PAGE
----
A science party has been on our list of must do parties for a long time so when my daughter turned nine it seemed like the perfect age for some crazy experiments, mad food and just a few explosions.
How this party was created:
DIY's and points of interest:
Hanging Balloon Centrepiece: To create the large Atom balloon I used 11" White Balloons and tied them to form a big atom shape, I attached neon modelling balloons although it would still look great without them.
Lab Coats: You can buy childrens lab coats online but at around £10 each however I always prefer a little DIY. I used secondhand large school shirts and cut off and hemmed the cuffs. I then printed out the guests names from my PC onto inkjet transfer paper (this is widely available for both inkjet or laserjet printers) and ironed onto the shirts. (the kids loved this far more than I expected and each wore them home)
Balloon Chain: The chain of silver balloons is made by linking our 'O' letter balloons together (they are designed to do this and simply slip together)
Medicine cabinets: I emptied our glass kitchen cabinets and refilled them with bottles and jars filled with water and a drop of food colouring, it really helped to turn our kitchen into a lab.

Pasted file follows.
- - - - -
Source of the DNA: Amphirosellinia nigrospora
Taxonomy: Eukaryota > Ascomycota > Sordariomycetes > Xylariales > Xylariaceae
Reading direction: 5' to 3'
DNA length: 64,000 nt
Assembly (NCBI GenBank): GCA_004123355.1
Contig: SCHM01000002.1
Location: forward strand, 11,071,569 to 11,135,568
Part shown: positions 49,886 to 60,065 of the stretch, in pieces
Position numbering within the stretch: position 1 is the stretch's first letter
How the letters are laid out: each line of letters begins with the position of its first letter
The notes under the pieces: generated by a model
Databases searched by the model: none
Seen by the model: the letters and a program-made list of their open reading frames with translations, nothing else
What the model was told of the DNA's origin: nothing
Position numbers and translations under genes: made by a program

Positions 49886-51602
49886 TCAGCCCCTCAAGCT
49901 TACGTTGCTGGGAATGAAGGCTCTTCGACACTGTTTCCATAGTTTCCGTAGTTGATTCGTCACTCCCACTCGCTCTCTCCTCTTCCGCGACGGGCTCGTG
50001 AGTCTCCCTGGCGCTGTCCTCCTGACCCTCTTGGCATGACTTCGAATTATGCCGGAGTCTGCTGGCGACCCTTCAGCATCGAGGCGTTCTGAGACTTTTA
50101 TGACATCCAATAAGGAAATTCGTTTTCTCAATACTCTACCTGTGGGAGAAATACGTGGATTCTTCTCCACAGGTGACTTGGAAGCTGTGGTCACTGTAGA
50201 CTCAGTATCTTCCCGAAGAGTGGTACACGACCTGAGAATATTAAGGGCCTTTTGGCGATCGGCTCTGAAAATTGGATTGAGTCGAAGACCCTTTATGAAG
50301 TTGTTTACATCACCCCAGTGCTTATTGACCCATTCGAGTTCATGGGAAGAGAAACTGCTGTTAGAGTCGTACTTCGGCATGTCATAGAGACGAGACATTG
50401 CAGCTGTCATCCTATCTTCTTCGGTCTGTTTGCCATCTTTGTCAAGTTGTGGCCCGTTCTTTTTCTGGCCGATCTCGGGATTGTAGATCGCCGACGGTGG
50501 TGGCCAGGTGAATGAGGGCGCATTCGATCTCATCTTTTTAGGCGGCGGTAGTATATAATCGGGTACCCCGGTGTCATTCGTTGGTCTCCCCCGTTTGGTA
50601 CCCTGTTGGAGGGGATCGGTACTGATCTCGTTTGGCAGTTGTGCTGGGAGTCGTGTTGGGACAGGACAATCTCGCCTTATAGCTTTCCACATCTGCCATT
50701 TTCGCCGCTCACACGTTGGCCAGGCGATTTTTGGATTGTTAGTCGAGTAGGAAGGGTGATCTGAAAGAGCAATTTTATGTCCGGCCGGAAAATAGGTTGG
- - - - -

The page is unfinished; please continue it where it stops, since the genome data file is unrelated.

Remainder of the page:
Party Favors: We used plastic test tubes with skittles (sweets) as party favours for the kids to take home.
I love our black marble balloons so made a great big bunch of them, we also used bunches of our neon balloons too.
On The Tables:
The grid tablecloth is dressmakers pattern paper (widely available online and very inexpensive).
Glassware: I bought small science conical flasks (Erlenmeyer Flasks) to use as drinking glasses with black paper straws and also used two large Erlenmeyer Flasks as jugs for the juice.
We added our Green Silly Glasses which the children adored and these were an extra party favor to take home.
The Party Food:
Phobe's Pantry (Sutton, Surrey) created our party food. It included:
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